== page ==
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LIRR Third Track Project Moving Forward Despite Concerns Of Residents

FLORAL PARK, N.Y. (CBSNewYork) - The Long Island Rail Road is on pace to deliver its worst on-time performance in two decades.

But that hasn't stopped Gov. Andrew Cuomo from touting the agency's progress. A dream since 1949, he said, has been realized. The Third Track Project is finally underway.

MOREBusiness Owners Raise Questions About LIRR's Third Track Plans

From Floral Park to Hicksville, the 9.8-mile third track will be an enormous public works project, creating jobs, the Metropolitan Transportation Authority said Wednesday. It will increase property values. Opponents who live near the tracks, like the Wong family, have concerns over how prolonged construction will affect their quality of life.

"It's the pollution - if you live around here - lasting two years," Bella Wong told CBS2's Jennifer McLogan.

LIRR Third Track Project
Officials break ground on the LIRR Third Track Project in Nassau County on Sept. 5, 2018. (Photo: CBS2)

For example, parts of miles-long Covert Avenue through Floral Park, New Hyde Park and Stewart Manor will be closed for months. Businesses owners said they worry about chronic noise and a lack of parking.

"I've written letters. We've found a few other places parking could be put, nobody seems to reply or answer," Floral Park business owner William Corbett said.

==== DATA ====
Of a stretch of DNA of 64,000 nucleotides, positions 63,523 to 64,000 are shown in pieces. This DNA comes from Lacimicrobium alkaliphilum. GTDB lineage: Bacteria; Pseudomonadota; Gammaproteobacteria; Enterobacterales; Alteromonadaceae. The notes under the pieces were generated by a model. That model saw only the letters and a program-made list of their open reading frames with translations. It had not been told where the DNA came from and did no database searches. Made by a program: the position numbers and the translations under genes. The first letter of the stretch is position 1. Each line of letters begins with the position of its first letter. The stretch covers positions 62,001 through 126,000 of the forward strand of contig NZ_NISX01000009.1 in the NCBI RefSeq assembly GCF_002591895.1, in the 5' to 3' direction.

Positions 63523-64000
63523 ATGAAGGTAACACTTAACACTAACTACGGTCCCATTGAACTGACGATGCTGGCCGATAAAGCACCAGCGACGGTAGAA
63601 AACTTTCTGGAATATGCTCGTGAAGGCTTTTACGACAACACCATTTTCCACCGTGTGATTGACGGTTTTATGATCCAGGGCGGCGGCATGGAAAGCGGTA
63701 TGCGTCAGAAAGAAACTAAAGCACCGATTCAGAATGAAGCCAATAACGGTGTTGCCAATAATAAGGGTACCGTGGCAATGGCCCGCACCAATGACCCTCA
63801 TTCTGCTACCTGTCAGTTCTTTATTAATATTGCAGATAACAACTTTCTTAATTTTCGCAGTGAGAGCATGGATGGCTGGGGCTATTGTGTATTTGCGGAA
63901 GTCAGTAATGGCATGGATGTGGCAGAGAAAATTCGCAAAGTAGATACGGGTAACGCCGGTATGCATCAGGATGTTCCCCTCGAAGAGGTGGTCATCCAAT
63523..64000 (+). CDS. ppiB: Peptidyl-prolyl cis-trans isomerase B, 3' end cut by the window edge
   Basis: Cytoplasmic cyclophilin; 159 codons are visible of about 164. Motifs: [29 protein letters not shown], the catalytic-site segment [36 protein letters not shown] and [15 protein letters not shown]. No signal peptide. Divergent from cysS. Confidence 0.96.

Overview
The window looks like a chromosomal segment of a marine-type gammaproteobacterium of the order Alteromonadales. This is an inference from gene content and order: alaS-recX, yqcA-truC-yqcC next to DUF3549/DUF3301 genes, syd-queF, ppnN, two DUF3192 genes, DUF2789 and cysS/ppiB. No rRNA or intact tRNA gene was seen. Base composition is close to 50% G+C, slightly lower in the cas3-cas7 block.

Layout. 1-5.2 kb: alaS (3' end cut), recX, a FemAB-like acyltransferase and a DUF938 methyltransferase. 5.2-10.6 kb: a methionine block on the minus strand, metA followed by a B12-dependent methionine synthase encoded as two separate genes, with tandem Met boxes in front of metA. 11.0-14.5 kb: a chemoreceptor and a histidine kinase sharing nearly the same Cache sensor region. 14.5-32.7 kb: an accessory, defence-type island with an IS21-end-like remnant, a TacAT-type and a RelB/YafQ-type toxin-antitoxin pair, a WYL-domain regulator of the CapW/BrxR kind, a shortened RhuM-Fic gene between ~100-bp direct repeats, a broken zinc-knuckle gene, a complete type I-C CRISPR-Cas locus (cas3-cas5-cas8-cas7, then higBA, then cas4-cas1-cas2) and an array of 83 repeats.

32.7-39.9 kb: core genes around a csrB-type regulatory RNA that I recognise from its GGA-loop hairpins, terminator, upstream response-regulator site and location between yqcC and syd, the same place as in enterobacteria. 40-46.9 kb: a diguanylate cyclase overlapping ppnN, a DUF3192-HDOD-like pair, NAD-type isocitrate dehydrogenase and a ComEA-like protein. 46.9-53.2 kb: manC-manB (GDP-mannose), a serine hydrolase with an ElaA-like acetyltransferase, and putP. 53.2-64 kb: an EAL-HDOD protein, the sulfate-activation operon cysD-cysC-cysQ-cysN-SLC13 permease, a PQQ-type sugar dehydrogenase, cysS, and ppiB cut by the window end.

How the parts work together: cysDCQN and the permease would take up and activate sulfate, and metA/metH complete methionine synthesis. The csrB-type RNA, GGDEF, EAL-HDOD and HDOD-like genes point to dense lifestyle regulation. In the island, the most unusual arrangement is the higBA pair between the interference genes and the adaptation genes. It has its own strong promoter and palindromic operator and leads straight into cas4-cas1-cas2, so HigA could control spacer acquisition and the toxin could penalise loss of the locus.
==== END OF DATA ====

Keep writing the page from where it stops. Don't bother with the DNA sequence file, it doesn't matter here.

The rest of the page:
"You can't let that stop you. You know what the answer to NIMBY is, a smart plan that addresses the needs of the community," Gov. Cuomo added.

It's a desperate need in light of the disastrous on-time performance. Third track expansion will allow the LIRR to more easily bounce back on the main line from service disruptions, signal outages and switch problems. It will not claim any residential properties, CBS2's McLogan reported.

LIRR third track project (Credit: MTA/CBS2)

MORELIRR Assures Service Issues Related To "Double Track" Project Will Dissipate And Major Relief Is On Horizon

Unlike past proposals, this one now includes the elimination of seven grade crossings, like one on busy New Hyde Park Road, where there are chronic and extreme traffic backups and safety concerns.

"It will allow for reverse commuting and really spur economic development and transit-oriented development by our train stations, exactly what we need to keep our young people and grow our economy," Nassau County Executive Laura Curran said.

The estimated budget for the project is $2 billion and it will take three to four years to complete the third track.

The capital plan is funding the project through a combination of MTA, state, and New York City dollars, many of them borrowed.

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